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Researchers Develop Nanoscale Optical Equipment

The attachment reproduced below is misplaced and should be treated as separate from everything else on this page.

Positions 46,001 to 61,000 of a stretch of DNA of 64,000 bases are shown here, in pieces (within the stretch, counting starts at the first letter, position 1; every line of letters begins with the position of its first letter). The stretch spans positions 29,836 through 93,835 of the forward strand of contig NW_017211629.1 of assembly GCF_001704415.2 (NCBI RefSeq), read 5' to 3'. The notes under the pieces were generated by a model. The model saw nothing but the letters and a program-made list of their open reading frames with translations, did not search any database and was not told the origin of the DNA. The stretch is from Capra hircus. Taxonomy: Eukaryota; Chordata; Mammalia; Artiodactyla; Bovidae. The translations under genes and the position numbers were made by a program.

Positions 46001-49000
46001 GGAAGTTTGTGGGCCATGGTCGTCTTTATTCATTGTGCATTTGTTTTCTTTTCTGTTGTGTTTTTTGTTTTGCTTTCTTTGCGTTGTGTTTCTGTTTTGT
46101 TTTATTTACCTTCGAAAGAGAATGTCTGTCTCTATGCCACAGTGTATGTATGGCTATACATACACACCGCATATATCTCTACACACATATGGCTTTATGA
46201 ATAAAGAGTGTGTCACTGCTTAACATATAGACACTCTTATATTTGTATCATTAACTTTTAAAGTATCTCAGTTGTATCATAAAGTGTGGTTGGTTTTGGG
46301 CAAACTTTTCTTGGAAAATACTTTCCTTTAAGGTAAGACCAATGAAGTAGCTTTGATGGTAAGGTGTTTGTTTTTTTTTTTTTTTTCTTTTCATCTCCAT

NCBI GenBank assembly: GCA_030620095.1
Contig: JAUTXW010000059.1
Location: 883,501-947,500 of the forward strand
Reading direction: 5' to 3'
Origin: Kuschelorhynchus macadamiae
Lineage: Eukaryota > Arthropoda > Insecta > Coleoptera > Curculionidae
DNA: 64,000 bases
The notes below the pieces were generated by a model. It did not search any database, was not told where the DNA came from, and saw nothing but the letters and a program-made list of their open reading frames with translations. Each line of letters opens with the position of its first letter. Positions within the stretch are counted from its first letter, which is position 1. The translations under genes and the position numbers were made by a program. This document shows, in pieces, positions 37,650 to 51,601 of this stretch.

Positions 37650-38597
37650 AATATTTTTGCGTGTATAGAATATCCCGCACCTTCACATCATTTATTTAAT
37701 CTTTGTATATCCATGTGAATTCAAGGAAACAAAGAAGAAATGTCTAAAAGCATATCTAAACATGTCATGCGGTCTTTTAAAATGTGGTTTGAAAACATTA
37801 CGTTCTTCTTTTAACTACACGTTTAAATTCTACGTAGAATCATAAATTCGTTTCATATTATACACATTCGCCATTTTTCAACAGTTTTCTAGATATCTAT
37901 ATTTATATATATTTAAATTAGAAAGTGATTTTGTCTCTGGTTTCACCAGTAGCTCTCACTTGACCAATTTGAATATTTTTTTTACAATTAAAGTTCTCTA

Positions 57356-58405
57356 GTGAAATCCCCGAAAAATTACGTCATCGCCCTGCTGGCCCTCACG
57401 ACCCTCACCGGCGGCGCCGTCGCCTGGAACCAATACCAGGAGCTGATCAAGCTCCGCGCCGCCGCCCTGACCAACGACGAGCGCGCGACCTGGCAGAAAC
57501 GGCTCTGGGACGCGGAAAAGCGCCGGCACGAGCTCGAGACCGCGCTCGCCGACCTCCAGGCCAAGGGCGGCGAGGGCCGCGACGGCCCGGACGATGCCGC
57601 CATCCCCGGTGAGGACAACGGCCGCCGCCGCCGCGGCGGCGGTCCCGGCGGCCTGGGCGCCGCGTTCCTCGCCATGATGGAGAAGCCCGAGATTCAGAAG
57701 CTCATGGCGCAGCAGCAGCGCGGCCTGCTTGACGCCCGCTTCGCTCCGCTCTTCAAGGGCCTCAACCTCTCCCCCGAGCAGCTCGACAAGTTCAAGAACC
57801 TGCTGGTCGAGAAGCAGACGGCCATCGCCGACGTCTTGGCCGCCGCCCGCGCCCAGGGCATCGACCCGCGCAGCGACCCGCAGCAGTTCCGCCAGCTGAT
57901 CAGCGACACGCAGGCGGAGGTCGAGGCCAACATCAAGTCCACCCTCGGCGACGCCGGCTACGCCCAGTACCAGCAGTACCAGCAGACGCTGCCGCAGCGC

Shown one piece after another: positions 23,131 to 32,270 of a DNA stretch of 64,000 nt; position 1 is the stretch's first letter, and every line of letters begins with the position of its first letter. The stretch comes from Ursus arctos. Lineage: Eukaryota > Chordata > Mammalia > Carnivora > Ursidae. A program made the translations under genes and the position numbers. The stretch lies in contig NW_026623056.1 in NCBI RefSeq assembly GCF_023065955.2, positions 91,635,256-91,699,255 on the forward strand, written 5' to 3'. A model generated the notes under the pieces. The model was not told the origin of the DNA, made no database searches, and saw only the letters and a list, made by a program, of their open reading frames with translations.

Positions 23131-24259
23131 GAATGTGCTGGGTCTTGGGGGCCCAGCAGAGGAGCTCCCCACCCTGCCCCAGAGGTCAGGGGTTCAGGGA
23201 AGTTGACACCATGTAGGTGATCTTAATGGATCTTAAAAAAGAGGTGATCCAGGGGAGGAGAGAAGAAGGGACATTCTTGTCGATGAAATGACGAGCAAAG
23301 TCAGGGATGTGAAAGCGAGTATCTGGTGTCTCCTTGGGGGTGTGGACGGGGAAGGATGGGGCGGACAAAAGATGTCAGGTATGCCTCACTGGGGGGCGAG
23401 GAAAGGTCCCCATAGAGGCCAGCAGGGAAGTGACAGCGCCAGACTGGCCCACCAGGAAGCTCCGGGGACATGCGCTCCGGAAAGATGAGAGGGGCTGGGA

A team headed by scientists from the US Department of Energy’s Lawrence Berkeley National Laboratory and the University of California, Berkeley have developed what they say are world’s smallest 3D optical cavities, components in an optical system that allow a beam to travel through a closed path,  with the potential to generate intense nanolaser beams. The optical cavities could be used in various optical devices, including nanolasers, LEDs, photonic integrated circuits, optical sensors, and photonic communications. The researchers built the optical cavities with an indefinite metamaterial created with ultrathin silver and germanium layers. These materials can bend light backward in some directions, a property known as negative refraction. The material also enabled researchers to make very small optical cavities able to be used in smaller devices and to take advantage of electromagnetic behavior not found in naturally occurring materials. This allows the cavities, for example, to be different sizes, but still have the same resonance frequency. The scientists published their work in Nature Photonics. (Science Daily)(Lawrence Berkeley National Laboratory)(Nature Photonics)

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